For each of these areas of your library system the audit should cover the following:
The most obvious files that carry personal information on users are the patron database and circulation files. If you do have privacy procedures in place they are probably focused on these files. Less obvious data files are in the logs produced by your web server and your library system's transaction logging. It is very common for computer systems to log transactions, and each system varies in how easy it is to extract information about and identify individuals. However, clearing these files on a regular basis (after the extraction of needed statistics) is advised. It also saves disk space. Once again, resist the temptation to keep raw data on hand "because you never know." You also never know when it could be used by the wrong people for the wrong reason.
Although many of our newer offerings make use of personalization to provide a wealth of desirable services, personalization also often means linking an individual to an activity. Privacy risks exist any place where patrons log in, give an email address, or participate in requesting documents or ILL deliveries. Computer systems can mitigate these risks through functions like encryption of stored data, but these features are often not available on current library systems. If we cannot be sure that we have protected the data itself, then we must at least inform users that there is some risk involved when they use these services This is another area where regular removal of "dead" accounts matters.
Records of patron use of library systems can also be of the low-tech variety, such as the informal paper sign-up sheets that many libraries employ for their Internet access stations. These potentially can be used to correlate a particular person to activity at that station at a given time and therefore must be given the same consideration as other logs of activity. And at the user end of a transaction is the public access workstation which caches user activity in a variety of ways. Fortunately there are tools available that make clearing this data automatic. The Web4Lib Reference Center lists a number of them.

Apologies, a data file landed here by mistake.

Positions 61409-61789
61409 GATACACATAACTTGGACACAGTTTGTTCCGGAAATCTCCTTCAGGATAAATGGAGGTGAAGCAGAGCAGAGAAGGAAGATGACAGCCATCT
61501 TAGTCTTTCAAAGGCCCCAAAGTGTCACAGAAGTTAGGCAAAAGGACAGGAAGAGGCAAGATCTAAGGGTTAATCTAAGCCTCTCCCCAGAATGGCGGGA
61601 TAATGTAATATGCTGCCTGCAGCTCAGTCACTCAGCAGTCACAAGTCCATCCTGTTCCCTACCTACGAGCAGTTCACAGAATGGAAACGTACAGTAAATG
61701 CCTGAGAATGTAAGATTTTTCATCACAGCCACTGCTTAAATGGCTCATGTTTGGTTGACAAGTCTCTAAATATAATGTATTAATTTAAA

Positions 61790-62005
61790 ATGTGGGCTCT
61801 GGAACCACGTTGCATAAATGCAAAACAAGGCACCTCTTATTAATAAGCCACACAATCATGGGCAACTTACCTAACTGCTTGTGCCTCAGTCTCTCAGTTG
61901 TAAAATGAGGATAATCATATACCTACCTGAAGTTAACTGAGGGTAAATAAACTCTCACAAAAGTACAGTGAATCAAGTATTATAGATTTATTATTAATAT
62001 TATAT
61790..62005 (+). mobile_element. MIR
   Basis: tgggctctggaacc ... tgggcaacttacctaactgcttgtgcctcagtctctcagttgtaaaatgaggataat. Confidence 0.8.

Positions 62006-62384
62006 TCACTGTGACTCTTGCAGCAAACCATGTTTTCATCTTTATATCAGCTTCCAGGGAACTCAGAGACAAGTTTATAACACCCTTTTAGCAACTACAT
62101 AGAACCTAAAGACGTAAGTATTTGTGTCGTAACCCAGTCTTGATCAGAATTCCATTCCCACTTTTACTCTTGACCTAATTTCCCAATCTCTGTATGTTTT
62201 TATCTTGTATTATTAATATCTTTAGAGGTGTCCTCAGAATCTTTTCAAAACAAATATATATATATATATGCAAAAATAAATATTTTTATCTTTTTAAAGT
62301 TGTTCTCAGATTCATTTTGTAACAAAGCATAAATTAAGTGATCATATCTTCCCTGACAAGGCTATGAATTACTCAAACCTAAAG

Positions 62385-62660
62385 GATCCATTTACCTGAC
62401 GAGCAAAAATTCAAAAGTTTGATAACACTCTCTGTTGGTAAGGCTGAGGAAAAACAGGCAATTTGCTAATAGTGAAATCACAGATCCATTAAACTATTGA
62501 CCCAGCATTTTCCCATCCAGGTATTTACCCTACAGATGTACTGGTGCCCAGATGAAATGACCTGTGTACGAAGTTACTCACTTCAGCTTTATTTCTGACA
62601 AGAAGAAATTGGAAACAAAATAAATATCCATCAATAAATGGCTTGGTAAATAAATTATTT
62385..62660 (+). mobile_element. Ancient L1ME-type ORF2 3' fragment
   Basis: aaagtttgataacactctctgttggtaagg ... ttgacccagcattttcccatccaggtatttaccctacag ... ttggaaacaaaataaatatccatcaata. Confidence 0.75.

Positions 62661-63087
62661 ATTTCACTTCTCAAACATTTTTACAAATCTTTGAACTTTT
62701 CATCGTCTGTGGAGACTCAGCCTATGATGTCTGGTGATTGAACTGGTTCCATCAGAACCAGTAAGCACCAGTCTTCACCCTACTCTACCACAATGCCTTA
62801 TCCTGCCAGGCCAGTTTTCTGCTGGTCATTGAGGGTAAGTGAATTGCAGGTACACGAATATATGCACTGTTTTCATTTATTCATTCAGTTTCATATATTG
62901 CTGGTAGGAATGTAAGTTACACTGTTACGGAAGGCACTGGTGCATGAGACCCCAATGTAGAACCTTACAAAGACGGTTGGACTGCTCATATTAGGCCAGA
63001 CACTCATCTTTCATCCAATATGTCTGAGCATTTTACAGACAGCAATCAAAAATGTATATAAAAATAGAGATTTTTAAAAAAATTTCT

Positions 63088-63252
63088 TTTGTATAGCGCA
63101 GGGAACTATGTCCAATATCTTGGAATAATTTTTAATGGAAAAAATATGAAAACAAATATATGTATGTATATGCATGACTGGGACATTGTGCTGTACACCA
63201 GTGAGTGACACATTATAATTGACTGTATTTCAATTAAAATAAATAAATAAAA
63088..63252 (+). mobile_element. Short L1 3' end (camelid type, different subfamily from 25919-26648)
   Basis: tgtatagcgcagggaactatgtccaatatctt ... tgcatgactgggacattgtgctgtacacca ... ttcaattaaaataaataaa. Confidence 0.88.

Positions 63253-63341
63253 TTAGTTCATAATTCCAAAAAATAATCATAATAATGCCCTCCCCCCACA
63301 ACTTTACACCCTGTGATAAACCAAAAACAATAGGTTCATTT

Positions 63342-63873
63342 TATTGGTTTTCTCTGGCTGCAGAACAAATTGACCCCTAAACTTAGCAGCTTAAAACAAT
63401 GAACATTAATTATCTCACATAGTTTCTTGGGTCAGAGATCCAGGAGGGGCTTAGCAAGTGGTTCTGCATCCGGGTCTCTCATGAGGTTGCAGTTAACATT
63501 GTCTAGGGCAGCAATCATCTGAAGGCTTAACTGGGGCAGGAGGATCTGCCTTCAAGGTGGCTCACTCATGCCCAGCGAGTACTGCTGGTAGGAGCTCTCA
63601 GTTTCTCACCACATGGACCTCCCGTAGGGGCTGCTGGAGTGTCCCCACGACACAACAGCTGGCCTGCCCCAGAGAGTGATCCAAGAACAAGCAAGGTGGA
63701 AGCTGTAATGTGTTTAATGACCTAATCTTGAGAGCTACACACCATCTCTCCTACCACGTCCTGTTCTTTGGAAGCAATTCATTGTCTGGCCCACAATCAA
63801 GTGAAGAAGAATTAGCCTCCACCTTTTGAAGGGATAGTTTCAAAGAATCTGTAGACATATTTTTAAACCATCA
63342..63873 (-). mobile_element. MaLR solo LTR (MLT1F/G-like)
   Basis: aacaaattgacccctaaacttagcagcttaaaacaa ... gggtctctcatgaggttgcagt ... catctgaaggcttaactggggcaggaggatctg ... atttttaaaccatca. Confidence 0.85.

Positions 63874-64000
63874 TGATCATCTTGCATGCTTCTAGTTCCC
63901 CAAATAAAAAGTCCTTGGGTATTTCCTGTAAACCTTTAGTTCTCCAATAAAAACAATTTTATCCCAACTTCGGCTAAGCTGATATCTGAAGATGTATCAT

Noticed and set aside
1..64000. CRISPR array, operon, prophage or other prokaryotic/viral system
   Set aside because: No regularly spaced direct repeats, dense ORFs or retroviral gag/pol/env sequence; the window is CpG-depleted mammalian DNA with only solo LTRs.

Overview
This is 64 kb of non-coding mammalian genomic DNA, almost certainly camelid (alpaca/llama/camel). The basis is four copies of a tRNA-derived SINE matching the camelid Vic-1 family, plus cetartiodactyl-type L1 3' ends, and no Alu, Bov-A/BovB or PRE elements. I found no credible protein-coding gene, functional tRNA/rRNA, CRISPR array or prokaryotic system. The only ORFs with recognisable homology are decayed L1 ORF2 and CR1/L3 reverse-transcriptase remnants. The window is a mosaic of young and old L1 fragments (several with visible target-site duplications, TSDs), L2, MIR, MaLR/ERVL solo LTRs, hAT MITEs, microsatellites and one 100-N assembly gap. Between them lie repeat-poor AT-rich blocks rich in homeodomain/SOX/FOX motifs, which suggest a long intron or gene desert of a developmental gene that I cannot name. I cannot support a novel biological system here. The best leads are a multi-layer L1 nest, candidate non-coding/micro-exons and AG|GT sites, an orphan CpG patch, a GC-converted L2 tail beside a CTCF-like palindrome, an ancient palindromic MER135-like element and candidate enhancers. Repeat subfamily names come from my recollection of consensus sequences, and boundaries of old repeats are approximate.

Most libraries have a myriad of partnerships with vendors of databases, consortium members, and ILL partners. The privacy planning must include these partners to the extent possible. Contracts with outside vendors can specify that no data can be gathered relating to individual users. (The Privacy Guidelines For Electronic Resources Vendors provides some good wording for library contracts.) Even with this restriction the library and the vendor can take advantage of aggregate data to track overall usage and trends.
The library staff makes privacy policies a reality. All members of your staff must be fully up to date on policies and procedures and be able to explain these to the public. Librarians should take pride in the profession's role in free speech through the commitment to the freedom to read, and staff should be willing and able to discuss these basic ethics.
In today's world, everyone needs to know about the privacy implications of everyday activities like using a grocery store discount card or visiting the doctor. Libraries are the focal point for modern literacy needs, from reading to computer use, and the library could play a key role in promoting "privacy literacy" by making information on privacy issues available. There are some excellent resources such as the Fact Sheets (in English and Spanish) from the Privacy Rights Clearinghouse.